A related problem is that Shomer often gives you Cliffs Notes to characters instead of development. She writes of a Florida sheriff in “Sweethearts”: “A star high school quarterback who’d married a cheerleader and gone to Vanderbilt on a football scholarship, he had always been something of a local celebrity.” Change the name of the school (or “cheerleader” to “Homecoming Queen”) and those words could apply to anybody from Archie Manning to the most successful insurance agent in your hometown.

Shomer started out as a poet, turned to short stories and is writing on a historical novel. And there’s nothing wrong with working in several genres. But in Tourist Season, she doesn’t seem to know who she wants to be. She deals in realism in one story, semi-realism in another and magical realism in a third and with characters who range from a high school student to retirees. If the women in her collection resemble tourists in their own lives, Shomer comes across a tourist in literature, carefully mapping out journeys but still casting about for her ideal destination.

Best line: From “The Hottest Spot on Earth,” a story set in Las Vegas: “She regarded the pastel haze of downtown Las Vegas. A pyramid-shaped hotel prodded the sky. Beyond it the suburbs twinkled in a grid, like a busy switchboard.”

Worst line: From the title story, whose characters live in a condo building on Florida’s Gold Coast: “The directors were a bunch of bullies who couldn’t pass for businesspeople if they had ticker tape coming out of their butts.” I can’t quite see this one, can you?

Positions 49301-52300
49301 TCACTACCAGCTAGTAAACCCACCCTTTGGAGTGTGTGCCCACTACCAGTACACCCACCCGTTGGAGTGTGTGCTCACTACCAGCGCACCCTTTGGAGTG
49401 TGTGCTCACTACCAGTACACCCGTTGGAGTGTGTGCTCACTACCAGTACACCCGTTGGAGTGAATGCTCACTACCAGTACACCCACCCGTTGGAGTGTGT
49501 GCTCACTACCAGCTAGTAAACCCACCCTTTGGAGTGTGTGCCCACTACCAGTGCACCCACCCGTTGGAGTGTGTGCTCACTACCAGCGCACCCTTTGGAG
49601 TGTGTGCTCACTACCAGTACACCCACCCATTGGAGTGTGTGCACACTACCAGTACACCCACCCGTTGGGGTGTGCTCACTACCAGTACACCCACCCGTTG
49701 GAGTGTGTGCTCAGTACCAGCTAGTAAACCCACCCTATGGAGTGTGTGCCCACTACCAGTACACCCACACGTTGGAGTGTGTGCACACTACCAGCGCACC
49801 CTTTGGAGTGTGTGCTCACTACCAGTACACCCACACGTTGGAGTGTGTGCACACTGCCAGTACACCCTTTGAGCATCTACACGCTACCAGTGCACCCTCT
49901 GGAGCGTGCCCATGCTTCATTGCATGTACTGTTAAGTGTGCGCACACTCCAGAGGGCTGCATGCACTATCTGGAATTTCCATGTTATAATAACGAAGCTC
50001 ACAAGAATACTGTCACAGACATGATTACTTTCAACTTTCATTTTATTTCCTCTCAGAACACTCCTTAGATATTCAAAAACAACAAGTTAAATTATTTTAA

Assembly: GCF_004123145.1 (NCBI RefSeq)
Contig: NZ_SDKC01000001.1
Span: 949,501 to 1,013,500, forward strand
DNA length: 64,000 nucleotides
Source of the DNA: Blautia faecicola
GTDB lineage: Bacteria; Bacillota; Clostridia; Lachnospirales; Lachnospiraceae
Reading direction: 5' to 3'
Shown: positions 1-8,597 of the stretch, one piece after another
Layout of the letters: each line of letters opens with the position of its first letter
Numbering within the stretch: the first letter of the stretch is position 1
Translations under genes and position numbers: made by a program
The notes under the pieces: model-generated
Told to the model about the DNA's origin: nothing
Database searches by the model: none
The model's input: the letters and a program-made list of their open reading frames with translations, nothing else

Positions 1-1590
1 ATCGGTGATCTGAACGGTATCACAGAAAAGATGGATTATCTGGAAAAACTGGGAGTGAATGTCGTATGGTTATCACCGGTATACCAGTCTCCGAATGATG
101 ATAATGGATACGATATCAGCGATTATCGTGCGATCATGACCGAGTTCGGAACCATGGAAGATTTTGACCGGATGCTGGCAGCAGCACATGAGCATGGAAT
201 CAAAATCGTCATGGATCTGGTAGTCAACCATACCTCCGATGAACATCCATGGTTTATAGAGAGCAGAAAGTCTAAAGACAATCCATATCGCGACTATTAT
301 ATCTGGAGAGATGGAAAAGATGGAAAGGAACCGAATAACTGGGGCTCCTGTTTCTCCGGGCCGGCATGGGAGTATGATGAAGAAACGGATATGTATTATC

Editor: Anika Streitfeld

Published: March 2007

Caveat lector: This review was based on the advance readers’ edition. Some material in the finished book may differ.

Furthermore: Shomer won the Iowa Short Fiction Award for her first collection or stories Imaginary Men (University of Iowa Press, 1993). Her work has appeared in The New Yorker and other publications.

© 2007 Janice Harayda. All rights reserved.

Janice Harayda is an award-winning critic who has been the book columnist for Glamour, book editor of The Plain Dealer in Cleveland a vice-president of the National Book Critics Circle. At least 50 percent of her reviews deal with books by women. Reviews of books by female authors typically appear on Mondays and Wednesdays and books by male authors on Tuesdays and Thursdays with the sexes up for grabs at other times.

May 8, 2007

Does ‘The Secret’ Work? Day 7 of 30-Day Test

Filed under: Book Reviews,Books,Reading — 1minutebookreviewswordpresscom @ 2:49 pm

Day 7
I think my messages to the Universe are being intercepted. Since starting my test of The Secret, I seem to be getting more e-mail from con artists peddling variations on the famous Nigerian letter-fraud scam, though it’s coming from Burkina Faso: Somebody tells you that you can have millions of dollars in unclaimed funds if you provide your own bank account number so the cash can be deposited.

I try not to open these. But my e-mail from One-Minute Book Reviews goes to the address these people use, and sometimes it’s hard to tell the con artists from visitors to the site. Today I got an e-mail message with the heading: FROM THE DESK OF ADAMS SMITH. A fan of my review of For One More Day, noting that Mitch Albom is writing at a third-grade level? No, “Adams Smith” is the “Bill and Exchange Manager” of the “African Development Bank.” He has $15 million in unclaimed funds and will give me a third of it if I send him the number of my checking account so he can deposit the money in my name.

There is a serious chance that if this test of The Secret continues, my bank account will end up in the negative numbers. Is it possible that hackers could break into your messages to the Universe and redirect them to people being investigated by Interpol?

Requested from Universe on May 1: $1,000,000
Received so far: $825 (hard labor) + $58 (lottery) = $883
Universe owes me (according to The Secret): $999,117 (at a minimum)

© 2007 Janice Harayda. All rights reserved.